View of Manhattan from Queens

View of Manhattan from Queens.
gary yim /


Following in the green, trendsetting footsteps of Chelsea’s High Line Park, Queens has proposed plans for a very ecological facelift. The High Line Park is the result of a remarkable restoration project in which a crumbling, elevated rail line was transformed into a one-of-a-kind “floating park.” National Geographic contributor Paul Goldberger calls the park a “miracle above Manhattan,” and adds that it is “one of the most innovative and inviting public spaces in New York City and perhaps the entire country.”

With a reputation like that, it’s no wonder that Queens desires its very own unique green space. Recently, developers such as WXY Architecture + Urban Design, Dlandstudio Architecture & Landscape, and others have proposed taking cues from the High Line Park and improving the QueensWay. The QueensWay is a nearly four-mile stretch of abandoned railway tracks in Queens, which has been inactive since the mid-1960s. It’s an area that begs to be transformed into an urban green space, and one that architects and development are lining up to get their hands on.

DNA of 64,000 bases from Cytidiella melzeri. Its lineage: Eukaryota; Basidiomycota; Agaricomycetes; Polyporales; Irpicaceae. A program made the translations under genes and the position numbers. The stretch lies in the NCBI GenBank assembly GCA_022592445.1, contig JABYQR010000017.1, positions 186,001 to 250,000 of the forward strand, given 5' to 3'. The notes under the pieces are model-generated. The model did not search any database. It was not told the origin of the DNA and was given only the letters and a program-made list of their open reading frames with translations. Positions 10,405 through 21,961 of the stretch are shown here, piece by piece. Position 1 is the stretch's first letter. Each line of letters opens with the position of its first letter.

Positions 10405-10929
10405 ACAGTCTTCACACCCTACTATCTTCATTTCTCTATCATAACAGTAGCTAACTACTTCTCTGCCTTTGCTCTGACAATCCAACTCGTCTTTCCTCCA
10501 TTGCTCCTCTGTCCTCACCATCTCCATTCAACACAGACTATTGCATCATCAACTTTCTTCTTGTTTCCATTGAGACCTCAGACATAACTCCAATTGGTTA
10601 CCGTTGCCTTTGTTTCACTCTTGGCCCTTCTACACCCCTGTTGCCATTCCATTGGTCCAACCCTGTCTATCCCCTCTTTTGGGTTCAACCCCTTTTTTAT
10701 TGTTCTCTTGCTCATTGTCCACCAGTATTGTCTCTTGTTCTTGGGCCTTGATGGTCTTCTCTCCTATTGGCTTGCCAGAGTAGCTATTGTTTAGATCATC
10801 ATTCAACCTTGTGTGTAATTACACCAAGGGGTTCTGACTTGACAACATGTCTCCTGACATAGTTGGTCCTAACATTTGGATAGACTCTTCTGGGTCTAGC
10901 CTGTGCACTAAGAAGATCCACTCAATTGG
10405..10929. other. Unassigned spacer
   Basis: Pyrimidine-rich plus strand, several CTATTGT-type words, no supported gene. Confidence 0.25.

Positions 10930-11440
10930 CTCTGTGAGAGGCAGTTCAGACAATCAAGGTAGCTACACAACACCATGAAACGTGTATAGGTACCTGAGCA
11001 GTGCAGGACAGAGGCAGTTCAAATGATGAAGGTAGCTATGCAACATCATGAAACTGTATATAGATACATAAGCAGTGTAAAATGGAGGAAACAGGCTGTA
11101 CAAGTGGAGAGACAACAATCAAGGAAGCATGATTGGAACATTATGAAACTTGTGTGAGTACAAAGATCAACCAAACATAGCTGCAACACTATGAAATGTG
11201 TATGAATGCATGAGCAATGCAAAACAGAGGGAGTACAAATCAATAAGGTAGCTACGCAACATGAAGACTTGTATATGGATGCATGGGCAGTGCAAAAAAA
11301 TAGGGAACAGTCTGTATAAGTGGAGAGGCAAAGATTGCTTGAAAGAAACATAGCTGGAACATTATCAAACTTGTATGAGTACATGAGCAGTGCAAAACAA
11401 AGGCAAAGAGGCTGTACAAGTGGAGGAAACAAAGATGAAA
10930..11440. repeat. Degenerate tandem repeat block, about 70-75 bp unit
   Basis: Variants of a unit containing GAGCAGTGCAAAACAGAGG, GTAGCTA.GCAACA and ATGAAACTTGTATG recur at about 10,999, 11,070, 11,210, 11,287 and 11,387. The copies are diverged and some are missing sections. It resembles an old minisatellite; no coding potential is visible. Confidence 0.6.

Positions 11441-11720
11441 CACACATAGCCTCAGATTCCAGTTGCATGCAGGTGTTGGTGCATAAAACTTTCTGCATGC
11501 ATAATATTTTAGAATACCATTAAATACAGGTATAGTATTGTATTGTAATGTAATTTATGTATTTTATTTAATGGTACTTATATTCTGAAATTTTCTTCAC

The attention the QueensWay is receiving from development firms comes as little surprise; Queens has been working to revitalize its appearance for some time now. The Jamaica Center has recently undergone a transformation, emerging as a new and improved cultural hub with help from the Carl Mattone real estate company, Mattone Group. Queens’ waterfront has also been undergoing massive changes due to the large development projects Hallets Point and Astoria Cove that are literally changing the face of this borough.

Susannah Drake, principal of Dlandstudio, explains, “Connected ecologies, whether they are natural, social, or cultural – are critical in the urban environment. Where Central Park is the heart and lungs of Manhattan, QueensWay with sensitive design can become a critical artery of green open space for a diverse, vibrant community offering opportunity for recreation, education, community gathering and ecological productivity in our great city.” Giving the QueensWay a green makeover would benefit everyone in Queens, and if the project turns out anything like the High Line Park, it will impact even more.

What do you think about urban restoration projects like the High Line Park and the QueensWay?